In the second stanza, the speaker digresses into the purposes of sentences. Which to them is to say “one thing” — in other words, to convey a distinct meaning or idea — before giving some examples. The first sentence offers up a flowery, overtly romantic, and adjective-sodden rewrite of the scene in the first stanza. The second is a bit more abstract, with someone requesting someone or something named “Andrew” to close the window. The third sentence appears to be even further removed from the events in the poem. In it, a nameless speaker thanks someone before explaining how the “pink pot of flowers” on their windowsill has turned yellow because of the heat from a nearby “boiler factory.”
The first example sentence seems to parody the excessive Romanticism of past poetic styles. Using exaggerated and dated diction (peppered with hyperbole) conveys an intense but unrealistic love between the “Noun” and “Adjective.” The request to close the window seems to allude to the “dark rainy day” on which the two met. In contrast, the final sentence could symbolize some romantic connection. It’s unclear if the speaker is thanking someone for the flowers or responding to something else, but the pot of flowers themselves might signify a relationship in new bloom. Although, that would mean their change in color due to the “heat” of the boiler factory doesn’t bode well for it.
In the springtime the Sentences and the Nouns lay silently on the grass.
But the Adjective did not emerge.
The third stanza returns the reader to the group of “Nouns,” except now they are also accompanied by the various “Sentences” they help make up. As they enjoy a Spring day on the grass, the speaker mentions a “Conjunction” wandering nearby, calling out for the “Adjective” that is nowhere to be found.
What’s ironic about this short stanza is that its central topic is the missing “Adjective,” despite the presence of actual adjectives like “silently” and “lonely.” Koch also adds some more wordplay humor by giving the image of a “Conjunction” calling out “And! But” though it also creates a sense of longing for the missing “Adjective.” In some ways, this stanza subverts some of the expectations created in the first two stanzas: the “Noun” and “Adjective” are not found together in love but are instead estranged.
As the adjective is lost in the sentence,
So I am lost in your eyes, ears, nose, and throat–
Until the destruction of language.
In the fourth stanza, the speaker compares their infatuation with their lover to the way the “adjective is lost in the sentence.” Explaining they are similarly “lost” in many of the physical features of their beloved and that they’ve been “enchanted” since their first kiss. With the speaker earnestly and sincerely describes their love as being as essential and permanent as the very words used to express it.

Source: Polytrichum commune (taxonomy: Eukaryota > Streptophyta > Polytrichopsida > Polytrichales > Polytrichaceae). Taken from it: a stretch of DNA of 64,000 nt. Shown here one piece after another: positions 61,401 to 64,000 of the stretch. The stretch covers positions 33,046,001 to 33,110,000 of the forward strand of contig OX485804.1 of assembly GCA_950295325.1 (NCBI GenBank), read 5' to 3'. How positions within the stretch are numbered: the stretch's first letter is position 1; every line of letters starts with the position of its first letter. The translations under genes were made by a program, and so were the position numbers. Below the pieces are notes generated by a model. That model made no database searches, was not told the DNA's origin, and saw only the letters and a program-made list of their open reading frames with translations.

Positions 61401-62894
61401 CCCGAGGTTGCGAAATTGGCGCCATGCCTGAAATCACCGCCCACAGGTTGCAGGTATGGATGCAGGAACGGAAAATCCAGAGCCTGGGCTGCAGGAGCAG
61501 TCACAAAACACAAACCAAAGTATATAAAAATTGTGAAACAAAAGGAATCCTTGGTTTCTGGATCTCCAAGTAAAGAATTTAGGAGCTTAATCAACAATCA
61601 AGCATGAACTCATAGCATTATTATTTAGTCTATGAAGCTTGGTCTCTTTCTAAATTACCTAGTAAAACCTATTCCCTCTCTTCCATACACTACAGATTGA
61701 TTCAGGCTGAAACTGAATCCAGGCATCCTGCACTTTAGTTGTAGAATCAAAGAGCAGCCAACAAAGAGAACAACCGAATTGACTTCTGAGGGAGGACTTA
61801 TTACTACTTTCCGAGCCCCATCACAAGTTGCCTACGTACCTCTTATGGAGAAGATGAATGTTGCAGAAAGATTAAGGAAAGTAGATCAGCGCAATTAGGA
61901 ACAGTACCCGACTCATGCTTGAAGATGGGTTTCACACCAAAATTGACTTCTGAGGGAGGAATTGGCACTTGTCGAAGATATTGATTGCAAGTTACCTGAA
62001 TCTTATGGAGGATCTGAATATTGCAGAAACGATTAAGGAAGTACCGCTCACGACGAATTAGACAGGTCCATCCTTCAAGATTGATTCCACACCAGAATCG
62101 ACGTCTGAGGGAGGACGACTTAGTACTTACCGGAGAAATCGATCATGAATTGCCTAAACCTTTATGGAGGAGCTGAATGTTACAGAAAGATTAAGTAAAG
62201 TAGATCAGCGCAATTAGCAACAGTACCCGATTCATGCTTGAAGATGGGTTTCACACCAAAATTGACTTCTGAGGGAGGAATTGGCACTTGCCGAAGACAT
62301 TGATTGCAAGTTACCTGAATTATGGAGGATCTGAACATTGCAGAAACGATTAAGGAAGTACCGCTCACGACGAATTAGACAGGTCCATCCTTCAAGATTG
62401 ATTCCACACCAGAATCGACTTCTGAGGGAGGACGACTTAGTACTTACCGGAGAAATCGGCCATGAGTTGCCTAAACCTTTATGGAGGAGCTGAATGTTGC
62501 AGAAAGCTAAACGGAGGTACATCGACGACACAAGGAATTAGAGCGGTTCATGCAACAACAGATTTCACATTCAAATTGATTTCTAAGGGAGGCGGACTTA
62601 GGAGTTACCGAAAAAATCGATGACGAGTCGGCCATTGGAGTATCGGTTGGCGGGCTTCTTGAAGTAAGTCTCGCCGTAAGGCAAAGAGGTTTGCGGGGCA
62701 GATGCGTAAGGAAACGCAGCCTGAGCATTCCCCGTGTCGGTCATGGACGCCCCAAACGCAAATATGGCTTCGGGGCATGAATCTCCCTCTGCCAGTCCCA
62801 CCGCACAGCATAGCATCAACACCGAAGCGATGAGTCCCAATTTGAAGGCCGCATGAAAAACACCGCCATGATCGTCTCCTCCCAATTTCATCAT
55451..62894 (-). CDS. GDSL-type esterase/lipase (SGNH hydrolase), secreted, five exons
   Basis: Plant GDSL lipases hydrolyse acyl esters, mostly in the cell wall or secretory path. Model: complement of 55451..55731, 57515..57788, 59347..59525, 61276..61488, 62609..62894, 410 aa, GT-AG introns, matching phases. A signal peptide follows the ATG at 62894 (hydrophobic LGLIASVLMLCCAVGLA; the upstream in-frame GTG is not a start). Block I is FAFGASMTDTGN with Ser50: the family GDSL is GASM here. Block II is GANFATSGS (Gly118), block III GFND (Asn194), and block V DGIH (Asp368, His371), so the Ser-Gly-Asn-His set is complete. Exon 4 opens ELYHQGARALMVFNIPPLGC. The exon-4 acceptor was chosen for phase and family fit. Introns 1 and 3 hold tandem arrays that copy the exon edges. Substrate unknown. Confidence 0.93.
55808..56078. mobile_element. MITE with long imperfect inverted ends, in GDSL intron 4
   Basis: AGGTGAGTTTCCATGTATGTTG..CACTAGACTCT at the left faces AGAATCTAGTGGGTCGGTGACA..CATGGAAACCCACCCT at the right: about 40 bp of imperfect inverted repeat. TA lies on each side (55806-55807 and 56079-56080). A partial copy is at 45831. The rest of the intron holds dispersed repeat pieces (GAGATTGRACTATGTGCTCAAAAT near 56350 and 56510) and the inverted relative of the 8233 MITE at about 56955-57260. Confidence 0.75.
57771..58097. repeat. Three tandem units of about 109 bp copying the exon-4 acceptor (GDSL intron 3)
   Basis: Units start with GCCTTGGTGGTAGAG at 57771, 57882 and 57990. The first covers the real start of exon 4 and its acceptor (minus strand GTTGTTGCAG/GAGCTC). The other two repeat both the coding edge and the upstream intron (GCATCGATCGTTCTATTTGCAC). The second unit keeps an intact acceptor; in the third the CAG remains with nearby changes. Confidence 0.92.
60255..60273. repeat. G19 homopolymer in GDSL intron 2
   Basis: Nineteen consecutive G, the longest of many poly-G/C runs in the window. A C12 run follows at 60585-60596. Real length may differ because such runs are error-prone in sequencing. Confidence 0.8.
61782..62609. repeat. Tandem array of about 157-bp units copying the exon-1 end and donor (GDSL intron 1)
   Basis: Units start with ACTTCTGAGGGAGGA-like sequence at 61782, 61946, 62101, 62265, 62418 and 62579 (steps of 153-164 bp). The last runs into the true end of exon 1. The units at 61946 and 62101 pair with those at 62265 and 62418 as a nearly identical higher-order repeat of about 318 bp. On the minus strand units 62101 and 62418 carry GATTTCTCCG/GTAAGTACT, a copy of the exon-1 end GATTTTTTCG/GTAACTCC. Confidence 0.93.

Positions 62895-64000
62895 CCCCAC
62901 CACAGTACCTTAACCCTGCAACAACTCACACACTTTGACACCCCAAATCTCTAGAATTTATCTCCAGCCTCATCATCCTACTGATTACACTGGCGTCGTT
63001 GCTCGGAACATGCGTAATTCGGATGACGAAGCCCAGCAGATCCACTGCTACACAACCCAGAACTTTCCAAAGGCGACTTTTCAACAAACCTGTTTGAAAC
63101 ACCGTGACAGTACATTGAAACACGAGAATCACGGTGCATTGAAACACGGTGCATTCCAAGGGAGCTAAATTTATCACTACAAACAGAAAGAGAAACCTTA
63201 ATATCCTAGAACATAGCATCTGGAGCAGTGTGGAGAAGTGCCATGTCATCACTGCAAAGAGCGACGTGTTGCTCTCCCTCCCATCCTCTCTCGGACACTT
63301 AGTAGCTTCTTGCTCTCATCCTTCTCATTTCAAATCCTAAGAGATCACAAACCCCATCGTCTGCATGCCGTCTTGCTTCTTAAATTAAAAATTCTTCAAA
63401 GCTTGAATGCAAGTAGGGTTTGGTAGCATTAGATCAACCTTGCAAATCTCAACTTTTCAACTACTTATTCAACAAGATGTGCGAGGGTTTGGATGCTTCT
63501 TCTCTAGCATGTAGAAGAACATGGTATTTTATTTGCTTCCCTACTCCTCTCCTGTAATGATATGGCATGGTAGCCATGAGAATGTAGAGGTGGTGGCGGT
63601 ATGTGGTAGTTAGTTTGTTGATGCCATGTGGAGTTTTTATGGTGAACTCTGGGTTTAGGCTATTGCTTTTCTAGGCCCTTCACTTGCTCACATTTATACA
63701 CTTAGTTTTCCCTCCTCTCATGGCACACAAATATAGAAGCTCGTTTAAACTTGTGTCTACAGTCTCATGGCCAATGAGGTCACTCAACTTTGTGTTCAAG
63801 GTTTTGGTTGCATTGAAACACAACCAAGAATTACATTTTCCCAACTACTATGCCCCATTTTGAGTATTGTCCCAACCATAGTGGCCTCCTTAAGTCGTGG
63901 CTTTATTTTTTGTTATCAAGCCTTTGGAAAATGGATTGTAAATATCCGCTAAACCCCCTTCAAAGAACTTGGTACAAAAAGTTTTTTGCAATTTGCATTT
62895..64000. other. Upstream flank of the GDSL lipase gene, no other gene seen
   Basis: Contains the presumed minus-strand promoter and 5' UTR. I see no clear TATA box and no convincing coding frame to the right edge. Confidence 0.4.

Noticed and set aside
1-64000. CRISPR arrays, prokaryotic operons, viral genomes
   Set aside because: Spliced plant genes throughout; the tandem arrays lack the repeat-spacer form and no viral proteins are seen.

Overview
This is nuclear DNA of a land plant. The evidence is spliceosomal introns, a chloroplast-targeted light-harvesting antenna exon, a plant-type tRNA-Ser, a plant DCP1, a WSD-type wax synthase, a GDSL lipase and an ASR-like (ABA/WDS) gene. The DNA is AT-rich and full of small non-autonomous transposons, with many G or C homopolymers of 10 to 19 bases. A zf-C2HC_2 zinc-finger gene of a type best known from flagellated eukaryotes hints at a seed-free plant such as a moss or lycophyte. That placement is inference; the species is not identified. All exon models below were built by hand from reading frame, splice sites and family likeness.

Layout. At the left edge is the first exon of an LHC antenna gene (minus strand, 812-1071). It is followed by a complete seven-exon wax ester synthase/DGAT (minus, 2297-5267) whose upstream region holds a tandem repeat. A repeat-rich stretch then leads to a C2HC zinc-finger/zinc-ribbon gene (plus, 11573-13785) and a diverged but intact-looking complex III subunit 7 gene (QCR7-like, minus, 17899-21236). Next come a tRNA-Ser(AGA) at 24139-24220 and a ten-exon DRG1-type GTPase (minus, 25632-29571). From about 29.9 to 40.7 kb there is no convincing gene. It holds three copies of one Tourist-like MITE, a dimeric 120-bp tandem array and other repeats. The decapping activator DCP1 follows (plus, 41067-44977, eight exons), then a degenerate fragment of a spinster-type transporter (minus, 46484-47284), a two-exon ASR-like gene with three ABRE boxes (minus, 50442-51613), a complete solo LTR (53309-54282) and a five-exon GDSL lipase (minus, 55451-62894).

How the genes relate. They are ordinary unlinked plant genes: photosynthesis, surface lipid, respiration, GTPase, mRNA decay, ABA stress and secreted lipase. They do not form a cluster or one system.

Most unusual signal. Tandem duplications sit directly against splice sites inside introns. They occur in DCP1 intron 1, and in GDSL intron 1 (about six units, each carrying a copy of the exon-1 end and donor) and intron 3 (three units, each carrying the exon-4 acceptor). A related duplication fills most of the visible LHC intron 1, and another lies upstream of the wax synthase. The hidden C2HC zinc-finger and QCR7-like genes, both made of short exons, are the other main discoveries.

In the final stanza, the speaker compares themselves in simile with the missing “Adjective.” The comparison highlights not just the way the speaker is infatuated with their beloved but also their reverence for adjectives themselves. Finding themselves lost in those specific features (i.e., the five senses) also emphasizes that the choice of physical attributes isn’t superficial at all. Especially given the speaker’s preference that adjectives be lost in a sentence rather than sticking out like sore thumbs — as in the flowery diction of the second stanza. The speaker’s purpose seems to be twofold: to highlight the wonderous effect adjectives have on language and then to use them as a playful but heartfelt symbol of their love.
One of the main themes of the poem is the permanency of the speaker’s love. They tie to the very endurance of language itself, implying that as long as one exists, the other will as well.
Koch emphasizes the intimate connection between love and language, specifically the adjectives we use to describe our very emotions. Without them (or misusing them) we would be unable to express such crucial feelings.
- ‘You Know All This‘ by Kenneth Koch – a passionate poem about the endurance of love.
- ‘[i carry your heart with me(i carry it in]’ by E.E Cummings – a whimsical poem that conveys the intense devotion of the speaker.
- ‘A Valentine’ by Edgar Allan Poe – a clever acrostic poem that gives clues to the name of the speaker’s lover.